During Christ’s day, this was where the governor Pontius Pilate lived. Here is an inscription that was found in the ruins with part of his name on the second line.  

To a Jew like Peter, this town was abomination. The Romans ate pigs and other forbidden foods. They worshipped pagan gods in temples, and no good Jew would ever enter the house of a pagan, much less a soldier, the occupying force. Yet that is exactly what the Holy Spirit has sent Peter to do here.  

We tend to think of the conversion of the Gentiles as an unambiguous success story. Once the apostles like Peter and Paul took the faith to the Romans and Greeks, the faith exploded in popularity.  

Yet, for Peter, none of that has happened. This radical change does not start with changing the minds of the Gentiles. It starts with something much more personal, more challenging: the instruction to eat forbidden, disgusting foods. The Spirit is saying before you can change the Gentiles, I need you to be willing to change yourself. This spiritual change will not be simply a question of teaching other people to take on a different perspective. No, this revolution starts with Peter, personally, physically being willing to change. The Gentiles will not be met in a park, or on a road, or in some neutral zone, but in their unclean, forbidden home. Which means for this change to begin, Peter has to be ready to change, too.  

What does it take to change the world? That is a question we have all been asked to consider over the last few years. The pandemic presented us with a worldwide crisis which demanded significant change in how we led our lives. Masks, vaccines, staying at home.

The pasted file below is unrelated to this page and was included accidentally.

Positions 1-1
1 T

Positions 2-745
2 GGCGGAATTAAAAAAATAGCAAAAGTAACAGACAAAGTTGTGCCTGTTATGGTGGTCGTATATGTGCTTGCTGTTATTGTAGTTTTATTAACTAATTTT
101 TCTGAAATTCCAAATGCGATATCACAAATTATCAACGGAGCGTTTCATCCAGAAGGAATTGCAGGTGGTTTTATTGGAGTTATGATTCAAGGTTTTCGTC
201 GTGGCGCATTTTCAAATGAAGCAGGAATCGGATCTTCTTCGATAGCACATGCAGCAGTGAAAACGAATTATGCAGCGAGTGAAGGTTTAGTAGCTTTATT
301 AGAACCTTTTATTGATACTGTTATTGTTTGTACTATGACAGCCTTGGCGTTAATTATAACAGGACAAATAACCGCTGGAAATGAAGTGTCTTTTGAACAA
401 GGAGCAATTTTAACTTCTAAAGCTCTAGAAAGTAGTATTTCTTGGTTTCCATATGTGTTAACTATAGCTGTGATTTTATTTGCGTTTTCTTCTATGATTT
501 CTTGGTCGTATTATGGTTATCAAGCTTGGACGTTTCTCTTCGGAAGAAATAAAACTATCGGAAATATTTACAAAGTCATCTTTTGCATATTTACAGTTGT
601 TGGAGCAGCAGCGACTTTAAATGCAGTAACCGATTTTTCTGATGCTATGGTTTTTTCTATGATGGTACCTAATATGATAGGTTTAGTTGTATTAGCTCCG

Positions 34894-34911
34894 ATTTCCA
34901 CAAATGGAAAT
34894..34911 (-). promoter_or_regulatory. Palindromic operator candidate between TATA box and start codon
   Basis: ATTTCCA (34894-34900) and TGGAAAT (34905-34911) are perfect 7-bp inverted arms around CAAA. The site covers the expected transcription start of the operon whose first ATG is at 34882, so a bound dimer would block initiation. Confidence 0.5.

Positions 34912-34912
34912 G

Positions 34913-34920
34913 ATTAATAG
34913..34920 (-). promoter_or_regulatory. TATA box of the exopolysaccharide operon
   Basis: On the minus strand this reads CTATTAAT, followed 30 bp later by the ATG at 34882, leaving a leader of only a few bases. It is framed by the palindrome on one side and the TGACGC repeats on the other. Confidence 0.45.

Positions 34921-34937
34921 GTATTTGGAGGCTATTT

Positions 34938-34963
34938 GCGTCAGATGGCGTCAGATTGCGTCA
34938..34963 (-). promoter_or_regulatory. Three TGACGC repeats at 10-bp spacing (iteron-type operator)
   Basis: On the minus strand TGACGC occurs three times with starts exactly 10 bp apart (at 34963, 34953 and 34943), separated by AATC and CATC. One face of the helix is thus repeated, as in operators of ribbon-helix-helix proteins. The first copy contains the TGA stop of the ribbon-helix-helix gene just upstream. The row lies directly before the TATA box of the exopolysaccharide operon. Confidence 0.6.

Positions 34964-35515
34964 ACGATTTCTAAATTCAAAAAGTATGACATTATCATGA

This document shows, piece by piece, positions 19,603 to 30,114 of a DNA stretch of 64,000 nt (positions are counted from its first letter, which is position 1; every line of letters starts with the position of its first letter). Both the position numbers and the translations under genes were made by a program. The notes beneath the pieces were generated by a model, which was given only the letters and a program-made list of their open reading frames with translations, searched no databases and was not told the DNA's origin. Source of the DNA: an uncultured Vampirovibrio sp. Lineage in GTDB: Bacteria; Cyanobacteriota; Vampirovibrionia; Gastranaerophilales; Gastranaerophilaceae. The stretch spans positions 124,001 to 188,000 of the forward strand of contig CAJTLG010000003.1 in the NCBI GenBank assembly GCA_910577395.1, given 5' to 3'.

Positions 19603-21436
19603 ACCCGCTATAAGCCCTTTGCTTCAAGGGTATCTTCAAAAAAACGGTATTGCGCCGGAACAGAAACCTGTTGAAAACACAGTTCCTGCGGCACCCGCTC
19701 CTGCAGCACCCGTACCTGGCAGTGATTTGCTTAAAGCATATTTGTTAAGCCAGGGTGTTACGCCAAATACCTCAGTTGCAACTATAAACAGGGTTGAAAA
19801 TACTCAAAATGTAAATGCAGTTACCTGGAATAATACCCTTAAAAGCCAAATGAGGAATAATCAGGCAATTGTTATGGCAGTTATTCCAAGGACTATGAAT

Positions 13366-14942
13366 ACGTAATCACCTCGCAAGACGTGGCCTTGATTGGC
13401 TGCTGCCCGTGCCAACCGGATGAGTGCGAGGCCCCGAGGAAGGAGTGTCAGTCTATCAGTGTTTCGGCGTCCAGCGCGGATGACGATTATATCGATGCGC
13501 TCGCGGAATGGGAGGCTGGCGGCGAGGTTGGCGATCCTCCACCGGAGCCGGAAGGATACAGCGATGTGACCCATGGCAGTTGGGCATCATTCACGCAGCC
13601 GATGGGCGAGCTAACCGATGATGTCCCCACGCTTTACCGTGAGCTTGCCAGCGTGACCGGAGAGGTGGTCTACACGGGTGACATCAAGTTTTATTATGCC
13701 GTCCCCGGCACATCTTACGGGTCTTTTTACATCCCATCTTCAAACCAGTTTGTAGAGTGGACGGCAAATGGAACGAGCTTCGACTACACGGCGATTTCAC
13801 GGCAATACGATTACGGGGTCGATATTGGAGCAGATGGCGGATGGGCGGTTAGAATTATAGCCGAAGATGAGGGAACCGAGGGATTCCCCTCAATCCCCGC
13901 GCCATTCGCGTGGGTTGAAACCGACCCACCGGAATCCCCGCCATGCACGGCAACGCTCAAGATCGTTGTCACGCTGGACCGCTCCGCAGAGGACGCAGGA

In our culture, we prefer to make up our own minds about personal lifestyle issues. We tell ourselves that we are rational, and that given enough evidence, we are willing to make informed choices. In practice, that doesn’t seem to be how things work. Our decisions are made not only based on intellect, but also based on emotion. What feels right. We, like Peter, have grown up with a certain way of being. It becomes engrained in us, it becomes who we are, how we act and move. Those longstanding habits can be very hard to change. We chafed at wearing masks at first. We are so used to seeing people speak that many people continue to pull their masks down to speak to another person. This is not safe, nor is it evil. It is just force of habit, and habits are hard to break.